Christopher Fox GrahamThe idea has been thrown around of a Verde Valley independent of both Yavapai and Coconino counties.
We should go further. Let’s declare Northern Arizona independent of Southern Arizona.
The word “succession” has earned a foul reputation ever since Fort Sumter and “partition” implies a hope for an evitable reunion. An “irreconcilable statehood” might be more appropriate.
Phoenix can claim up to New River while the state of Northern Arizona gets everything north of Black Canyon City.
For too long the counties of Northern Arizona have been beholden to Phoenix’s values. We have the water, the Grand Canyon, Monument Valley, Canyon de Chelley National Monument, Hoover Dam and the London Bridge in Lake Havasu City.
Southern Arizona can keep the Gadsden Purchase, whose northern frontier is proudly celebrated at a rest stop somewhere between Phoenix and Casa Grande.
Northern Arizona may lose the rights to the Old West battleground of Tombstone and Bisbee, but Western movie heroes always rode off in the sunset in Sedona or Monument Valley.
The division has historical precedent: while the Union split Arizona and New Mexico at the 32nd meridian west of Washington, D.C. — the present boundary, the Confederate States of America split the states at the 34th parallel — placing Sante Fe and Prescott in New Mexico and Phoenix and Roswell in Arizona.
An obvious provincialism already exists in Northern Arizona, clearly illustrated in Sedona’s citizen-local and alien-visitor dynamic.
Those visitors from Flagstaff — “You live in Flagstaff, my kids go to college there” — and Anthem — “You’re from Anthem, that blight of urban sprawl choking the water and life from our state?” — are treated different in Northern Arizona already.
There’s a rash of new states springing up around the globe, from East Timor and Kosovo to peoples demanding autonomy from Basques, Chechens, Kurds, Tamils and Tibetans.
A new state of Northern Arizona could slip in without much of a fuss.
The biggest and most obvious gain for partition from the south is tourism, which we can use to fund roads, schools, emergency services and local government projects.
Ever heard anyone travel from Michigan or Sweden to visit the wonder that is … Yuma?
However, Kingman draws gamblers too broke to stay in Laughlin, Nev., and Route 66 is still a part of the national consciousness although the Mother Road is a worn out, potholed strip of pavement that only photography students from Yavapai College or Northern Arizona University dare travel anymore.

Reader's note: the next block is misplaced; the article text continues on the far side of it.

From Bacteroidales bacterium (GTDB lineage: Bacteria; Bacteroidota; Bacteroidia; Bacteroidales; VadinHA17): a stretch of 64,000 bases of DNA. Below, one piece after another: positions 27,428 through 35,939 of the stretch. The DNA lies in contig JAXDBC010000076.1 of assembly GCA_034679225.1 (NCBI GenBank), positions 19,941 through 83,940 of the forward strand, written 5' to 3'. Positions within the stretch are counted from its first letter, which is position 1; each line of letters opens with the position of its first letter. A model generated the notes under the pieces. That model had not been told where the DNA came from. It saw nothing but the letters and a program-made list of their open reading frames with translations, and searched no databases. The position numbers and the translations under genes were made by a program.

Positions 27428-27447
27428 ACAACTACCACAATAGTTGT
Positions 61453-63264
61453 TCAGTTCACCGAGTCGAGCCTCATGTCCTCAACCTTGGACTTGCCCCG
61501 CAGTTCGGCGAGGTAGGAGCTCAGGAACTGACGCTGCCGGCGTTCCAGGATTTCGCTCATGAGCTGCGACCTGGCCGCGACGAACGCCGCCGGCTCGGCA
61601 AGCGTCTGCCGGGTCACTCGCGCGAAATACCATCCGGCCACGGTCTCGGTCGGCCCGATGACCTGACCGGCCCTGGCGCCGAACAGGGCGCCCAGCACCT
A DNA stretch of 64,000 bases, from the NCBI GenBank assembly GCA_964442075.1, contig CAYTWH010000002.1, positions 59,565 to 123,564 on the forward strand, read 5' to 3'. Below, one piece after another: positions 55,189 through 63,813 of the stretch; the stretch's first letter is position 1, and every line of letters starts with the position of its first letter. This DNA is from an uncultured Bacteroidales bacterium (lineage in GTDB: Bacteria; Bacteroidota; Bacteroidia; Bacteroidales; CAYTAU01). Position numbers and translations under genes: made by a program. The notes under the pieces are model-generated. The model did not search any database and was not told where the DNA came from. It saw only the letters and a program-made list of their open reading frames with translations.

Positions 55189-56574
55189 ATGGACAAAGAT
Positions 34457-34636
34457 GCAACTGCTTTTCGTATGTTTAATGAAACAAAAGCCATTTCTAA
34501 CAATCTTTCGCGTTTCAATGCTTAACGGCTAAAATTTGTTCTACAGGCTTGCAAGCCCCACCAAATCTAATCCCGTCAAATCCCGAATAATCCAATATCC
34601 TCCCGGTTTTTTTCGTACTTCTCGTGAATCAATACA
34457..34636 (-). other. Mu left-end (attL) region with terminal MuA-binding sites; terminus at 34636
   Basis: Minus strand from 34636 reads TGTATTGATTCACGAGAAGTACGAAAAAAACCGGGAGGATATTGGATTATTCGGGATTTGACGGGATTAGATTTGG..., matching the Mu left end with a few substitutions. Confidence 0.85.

Payson can hold a referendum to see which side of the line it wants to beholden to, but my money is on the northern half. We’re just cooler.
Puerto Rico became a U.S. territory in 1898 and since 1952 Puerto Ricans have shot down the idea of becoming the 51st state. Maybe they really want to be the 52nd state and are just waiting for a filler in the 51st slot.
Perhaps that’s our destiny.
Besides, having 52 states would be great for playing a deck of cards — Northern Arizona could be on the seven of clubs.
But the primary motivation for statehood would be better planning for water as Salt River Project owns surface water rights throughout the state to keep Phoenix moist. The Verde River risks disappearing so Tempe resident can have a pool and Scottsdale can advertise golf courses in the middle of the Sonoran Desert.
Northern Arizona would also control it’s own transportation projects, namely the brilliant decision to implement road construction on Sedona’s busiest intersection, the ‘Y,’ between Spring Break and Memorial Day.
It takes someone from the Phoenix-based Arizona Department of Transportation to assume that the best time to rip up our most important and heavily traveled thoroughfare is during the height of tourist season.
Combine that with the heavy roadwork along Hwy. 179 at the same time and you can see why locals debate succession.
Even cable guys know better than to work on the line in the middle of the Super Bowl or the season finale of “American Idol” as they’re liable to face the wrath that is a football fan, or worse yet, a 14-year-old girl with a crush on Jason Castro.
Maybe blocking highways in Phoenix makes sense in the spring, but with the lack of an alternate route between West Sedona and the Village of Oak Creek, all the road work does is make locals wonder, “If it’s called ‘tourist season,’ why can’t you shoot the tourists?”
Now we just need a flag.
Deciphering Sedona is published every Wednesday in the Sedona Red Rock News. To comment, e-mail to email@example.com.